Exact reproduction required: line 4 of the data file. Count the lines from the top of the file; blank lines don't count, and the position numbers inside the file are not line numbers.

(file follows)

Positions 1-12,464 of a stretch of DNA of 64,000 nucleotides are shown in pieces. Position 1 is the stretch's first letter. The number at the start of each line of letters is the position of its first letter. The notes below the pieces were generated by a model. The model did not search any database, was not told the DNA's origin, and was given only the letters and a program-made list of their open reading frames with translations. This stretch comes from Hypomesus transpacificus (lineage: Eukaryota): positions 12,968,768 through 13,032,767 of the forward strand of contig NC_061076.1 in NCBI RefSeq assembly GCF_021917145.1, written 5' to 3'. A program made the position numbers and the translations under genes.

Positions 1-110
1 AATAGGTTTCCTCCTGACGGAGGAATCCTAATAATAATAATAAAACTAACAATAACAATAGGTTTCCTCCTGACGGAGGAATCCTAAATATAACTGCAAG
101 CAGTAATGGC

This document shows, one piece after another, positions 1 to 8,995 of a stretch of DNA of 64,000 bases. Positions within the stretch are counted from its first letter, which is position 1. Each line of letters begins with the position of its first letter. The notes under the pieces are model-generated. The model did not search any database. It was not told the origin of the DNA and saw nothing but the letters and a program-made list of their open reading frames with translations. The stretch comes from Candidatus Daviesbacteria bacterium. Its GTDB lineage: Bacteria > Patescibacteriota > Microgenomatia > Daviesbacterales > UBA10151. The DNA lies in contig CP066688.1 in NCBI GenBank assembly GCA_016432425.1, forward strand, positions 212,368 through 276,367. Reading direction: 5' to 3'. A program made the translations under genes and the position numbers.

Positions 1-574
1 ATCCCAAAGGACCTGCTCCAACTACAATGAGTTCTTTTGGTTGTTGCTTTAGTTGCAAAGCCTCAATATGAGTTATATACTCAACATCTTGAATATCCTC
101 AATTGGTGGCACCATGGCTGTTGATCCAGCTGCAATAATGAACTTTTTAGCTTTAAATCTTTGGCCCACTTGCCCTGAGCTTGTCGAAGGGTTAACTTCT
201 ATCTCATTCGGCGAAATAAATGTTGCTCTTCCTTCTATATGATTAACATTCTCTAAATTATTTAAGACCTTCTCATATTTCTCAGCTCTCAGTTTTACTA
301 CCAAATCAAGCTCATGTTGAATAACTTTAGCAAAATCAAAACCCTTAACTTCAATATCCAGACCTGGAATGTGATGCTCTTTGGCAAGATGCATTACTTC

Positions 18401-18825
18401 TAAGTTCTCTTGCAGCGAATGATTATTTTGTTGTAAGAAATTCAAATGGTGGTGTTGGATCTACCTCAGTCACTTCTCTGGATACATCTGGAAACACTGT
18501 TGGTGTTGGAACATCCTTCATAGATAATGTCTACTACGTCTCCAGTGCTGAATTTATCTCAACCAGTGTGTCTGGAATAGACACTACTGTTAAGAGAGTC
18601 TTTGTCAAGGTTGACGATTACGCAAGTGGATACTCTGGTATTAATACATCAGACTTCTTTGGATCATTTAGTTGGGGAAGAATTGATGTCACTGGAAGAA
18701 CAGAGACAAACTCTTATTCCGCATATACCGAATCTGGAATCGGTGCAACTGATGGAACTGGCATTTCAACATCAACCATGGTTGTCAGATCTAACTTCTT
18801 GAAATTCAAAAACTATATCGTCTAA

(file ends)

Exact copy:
101 CAGTAATGGC